The largest exhibition of the artist's work to-date and the first comprehensive survey since 1993, it brings together over 200 works, from early pieces made during the 1970s through 2012. Kelley explored themes as diverse as American class relations, sexuality, repressed memory, systems of religion and transcendence, and post-punk politics.
The exhibition is curated by Ann Goldstein, Director, Stedelijk Museum, Amsterdam; in cooperation with the Mike Kelley Foundation for the Arts; and organized at MoMA PS1 by Connie Butler, formerly The Robert Lehman Foundation Chief Curator of Drawings, MoMA, now Chief Curator, Hammer Museum, Los Angeles; and Peter Eleey, Curator, MoMA PS1. Curator of the first exhibition concept is Dr. Eva Meyer-Hermann.
MoMA PS1 presents Mike Kelley, the largest exhibition of the artist's work to-date and the first comprehensive survey since 1993. Regarded as one of the most influential artists of our time, Mike Kelley (1954-2012) produced a body of deeply innovative work mining American popular culture and both modernist and alternative traditions—which he set in relation to relentless self- and social examinations, both dark and delirious. Bringing together over 200 works, from early pieces made during the 1970s through 2012, the exhibition occupies the entire museum. This exhibition marks the first time the entire building of MoMA PS1 has been dedicated to a single artist. Mike Kelley is on view from October 13, 2013 through February 2, 2014.
Born in Detroit, Kelley lived and worked in Los Angeles from the mid-1970s until his tragic death last year at the age of 57. Over his thirty-five year career, he worked in every conceivable medium—drawings on paper, sculpture, performances, music, video, photography, and painting. Speaking of his early work and artistic concerns at large, Kelley had said, ―My entrance into the art world was through the counter-culture, where it was common practice to lift material from mass culture and ̳pervert‘ it to reverse or alter its meaning... Mass culture is scrutinized to discover what is hidden, repressed, within it.‖ Through his art, Kelley explored themes as diverse as American class relations, sexuality, repressed memory, systems of religion and transcendence, and post-punk politics. He brought to these subjects both incisive critique and abundant, self- deprecating humor.
Kelley‘s work did not develop along a purely linear trajectory. Instead, he returned time and again to certain underlying themes—the shapes lurking underneath the carpet, as it were—including repressed memories, disjunctions between selfhood and social structures as well as fault lines between the sacred and the profane. The work Kelley produced throughout his life was marked by his extraordinary powers of critical reflection, relentless self-examination, and a creative—and surprising—repurposing of ideas and materials.
Mike Kelley is organized by the Stedelijk Museum, Amsterdam.
The exhibition is curated by Ann Goldstein, Director, Stedelijk Museum, Amsterdam; in cooperation with the Mike Kelley Foundation for the Arts; and organized at MoMA PS1 by Connie Butler, formerly The Robert Lehman Foundation Chief Curator of Drawings, now Chief Curator, Hammer Museum, Los Angeles; and Peter Eleey, Curator, MoMA PS1.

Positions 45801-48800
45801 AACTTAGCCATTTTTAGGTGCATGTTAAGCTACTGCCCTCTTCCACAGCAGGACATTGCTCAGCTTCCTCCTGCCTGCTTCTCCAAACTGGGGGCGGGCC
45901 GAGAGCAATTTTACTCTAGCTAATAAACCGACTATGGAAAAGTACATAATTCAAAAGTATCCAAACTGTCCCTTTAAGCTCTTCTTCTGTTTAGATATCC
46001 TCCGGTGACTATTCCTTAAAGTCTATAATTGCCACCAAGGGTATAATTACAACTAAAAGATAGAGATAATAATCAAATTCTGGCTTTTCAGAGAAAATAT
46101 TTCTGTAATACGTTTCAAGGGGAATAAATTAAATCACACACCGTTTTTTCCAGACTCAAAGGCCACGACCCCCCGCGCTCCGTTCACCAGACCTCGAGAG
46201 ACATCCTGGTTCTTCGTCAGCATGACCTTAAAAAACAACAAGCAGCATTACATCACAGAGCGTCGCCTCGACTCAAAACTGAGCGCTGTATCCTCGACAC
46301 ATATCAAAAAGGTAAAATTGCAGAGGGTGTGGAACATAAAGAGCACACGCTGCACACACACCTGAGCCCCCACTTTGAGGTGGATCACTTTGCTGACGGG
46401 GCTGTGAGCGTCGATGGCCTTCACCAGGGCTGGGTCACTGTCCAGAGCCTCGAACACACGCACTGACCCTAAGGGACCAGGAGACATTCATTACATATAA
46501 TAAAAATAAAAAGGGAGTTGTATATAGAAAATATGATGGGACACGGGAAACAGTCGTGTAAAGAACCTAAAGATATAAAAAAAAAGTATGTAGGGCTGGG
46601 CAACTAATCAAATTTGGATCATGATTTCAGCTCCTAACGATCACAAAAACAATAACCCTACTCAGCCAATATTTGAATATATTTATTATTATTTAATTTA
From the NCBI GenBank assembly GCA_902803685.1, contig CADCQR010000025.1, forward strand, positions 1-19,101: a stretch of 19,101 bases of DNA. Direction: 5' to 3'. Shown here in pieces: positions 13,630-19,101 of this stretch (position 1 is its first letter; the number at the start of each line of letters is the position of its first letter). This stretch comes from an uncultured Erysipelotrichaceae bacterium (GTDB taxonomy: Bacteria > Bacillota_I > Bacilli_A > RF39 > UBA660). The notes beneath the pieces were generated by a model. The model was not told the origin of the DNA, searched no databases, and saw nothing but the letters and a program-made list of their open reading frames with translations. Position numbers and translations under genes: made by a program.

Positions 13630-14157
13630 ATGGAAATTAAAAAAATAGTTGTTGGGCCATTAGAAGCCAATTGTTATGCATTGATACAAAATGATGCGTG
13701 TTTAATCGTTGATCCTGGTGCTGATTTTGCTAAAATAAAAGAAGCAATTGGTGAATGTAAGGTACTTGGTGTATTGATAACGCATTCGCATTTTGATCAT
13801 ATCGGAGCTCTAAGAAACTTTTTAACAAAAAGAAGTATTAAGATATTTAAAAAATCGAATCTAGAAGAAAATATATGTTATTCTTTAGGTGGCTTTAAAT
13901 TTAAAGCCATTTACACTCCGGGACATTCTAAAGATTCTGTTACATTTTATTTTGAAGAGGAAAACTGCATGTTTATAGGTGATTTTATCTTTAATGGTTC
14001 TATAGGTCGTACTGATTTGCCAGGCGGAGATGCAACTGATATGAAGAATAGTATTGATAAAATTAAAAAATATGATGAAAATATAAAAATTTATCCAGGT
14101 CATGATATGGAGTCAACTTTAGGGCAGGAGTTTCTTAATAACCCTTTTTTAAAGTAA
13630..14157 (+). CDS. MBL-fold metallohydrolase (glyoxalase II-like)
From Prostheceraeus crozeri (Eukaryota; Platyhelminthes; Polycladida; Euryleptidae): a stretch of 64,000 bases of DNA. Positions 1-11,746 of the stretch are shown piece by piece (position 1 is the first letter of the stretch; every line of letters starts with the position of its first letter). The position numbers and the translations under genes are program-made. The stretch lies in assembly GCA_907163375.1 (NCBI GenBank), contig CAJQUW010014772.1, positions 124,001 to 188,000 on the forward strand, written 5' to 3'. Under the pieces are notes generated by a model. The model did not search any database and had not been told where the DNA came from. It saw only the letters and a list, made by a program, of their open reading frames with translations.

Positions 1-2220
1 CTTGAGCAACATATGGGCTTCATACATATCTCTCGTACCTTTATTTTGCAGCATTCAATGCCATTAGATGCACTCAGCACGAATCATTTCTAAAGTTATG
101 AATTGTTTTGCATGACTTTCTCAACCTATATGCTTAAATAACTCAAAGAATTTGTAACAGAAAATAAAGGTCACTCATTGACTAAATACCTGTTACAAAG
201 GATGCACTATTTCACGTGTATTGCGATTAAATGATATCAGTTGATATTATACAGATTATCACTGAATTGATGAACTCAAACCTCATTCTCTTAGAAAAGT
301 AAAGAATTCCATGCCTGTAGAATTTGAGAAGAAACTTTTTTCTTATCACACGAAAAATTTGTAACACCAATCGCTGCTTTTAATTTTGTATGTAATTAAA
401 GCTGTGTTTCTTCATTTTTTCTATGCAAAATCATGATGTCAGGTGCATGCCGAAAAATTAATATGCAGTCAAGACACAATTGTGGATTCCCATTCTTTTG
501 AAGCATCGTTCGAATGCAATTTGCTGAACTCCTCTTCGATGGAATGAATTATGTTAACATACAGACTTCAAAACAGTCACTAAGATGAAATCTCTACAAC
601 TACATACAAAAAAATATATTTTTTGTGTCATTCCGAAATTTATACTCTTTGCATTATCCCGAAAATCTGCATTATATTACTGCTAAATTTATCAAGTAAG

Curator of the first exhibition concept is Dr. Eva Meyer-Hermann.
Mike Kelley is accompanied by a fully illustrated 400-page catalogue co-published by the Stedelijk Museum Amsterdam and DelMonico Books/Prestel. The most comprehensive publication on the artist to date, the catalogue is designed by acclaimed Los Angeles- based graphic designer Lorraine Wild, who worked closely with Kelley over the past decade. Dr. Eva Meyer-Hermann and Lisa Gabrielle Mark serve as co-editors.
The publication offers three newly commissioned scholarly essays, by John C. Welchman, Branden W. Joseph and George Baker. The book also features Dr. Eva Meyer- Hermann‘s insightful, in-depth interview with Mike Kelley, the last given by the artist; a plate section with work and project descriptions by Welchman; and an updated exhibition history, bibliography, videography and list of performances.
A program of live events will accompany the exhibition.
The presentation at MoMA PS1 is made possible by MoMA's Wallis Annenberg Fund for Innovation in Contemporary Art through the Annenberg Foundation.
Major support is provided by The Jill and Peter Kraus Endowed Fund for Contemporary Exhibitions and by Jerry I. Speyer and Katherine G. Farley.
Additional funding is provided by The Junior Associates of The Museum of Modern Art.
Image: Mike Kelley as the Banana Man. 1981. (c) Estate of Mike Kelley. All rights reserved. Courtesy Mike Kelley Foundation for the Arts. Photo: Jim McHugh.
Rebecca Taylor, (718) 786-3139, email@example.com
Press preview Friday, October 11, 2013
10:00 a.m. to 12:00 p.m.
11:00 a.m. Conversation between curators Ann Goldstein, Peter Eleey, and Connie Butler, with Mary Clare Stevens, Executive Director of the Mike Kelley Foundation for the Arts.
22-25 Jackson Avenue at 46th Avenue Long Island City, NY
MoMA PS1 is open from 12:00 p.m. to 6:00 p.m., Thursday through Monday. It is closed on Thanksgiving, Christmas, and New Year‘s Day.
$10 suggested donation; $5 for students and senior citizens; free for MoMA members and MoMA admission ticket holders.